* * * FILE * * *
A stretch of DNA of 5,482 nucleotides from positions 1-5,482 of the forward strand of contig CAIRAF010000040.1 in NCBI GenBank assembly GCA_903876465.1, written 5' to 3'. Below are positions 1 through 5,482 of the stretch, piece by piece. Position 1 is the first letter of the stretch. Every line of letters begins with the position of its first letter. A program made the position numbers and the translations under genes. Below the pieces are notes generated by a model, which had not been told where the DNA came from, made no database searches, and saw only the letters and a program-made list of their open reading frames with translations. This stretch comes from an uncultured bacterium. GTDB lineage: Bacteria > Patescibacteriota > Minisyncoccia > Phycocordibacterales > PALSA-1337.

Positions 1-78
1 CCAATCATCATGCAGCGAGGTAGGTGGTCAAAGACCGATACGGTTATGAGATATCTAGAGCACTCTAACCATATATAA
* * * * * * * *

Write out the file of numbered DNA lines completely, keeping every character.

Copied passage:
A stretch of DNA of 5,482 nucleotides from positions 1-5,482 of the forward strand of contig CAIRAF010000040.1 in NCBI GenBank assembly GCA_903876465.1, written 5' to 3'. Below are positions 1 through 5,482 of the stretch, piece by piece. Position 1 is the first letter of the stretch. Every line of letters begins with the position of its first letter. A program made the position numbers and the translations under genes. Below the pieces are notes generated by a model, which had not been told where the DNA came from, made no database searches, and saw only the letters and a program-made list of their open reading frames with translations. This stretch comes from an uncultured bacterium. GTDB lineage: Bacteria > Patescibacteriota > Minisyncoccia > Phycocordibacterales > PALSA-1337.

Positions 1-78
1 CCAATCATCATGCAGCGAGGTAGGTGGTCAAAGACCGATACGGTTATGAGATATCTAGAGCACTCTAACCATATATAA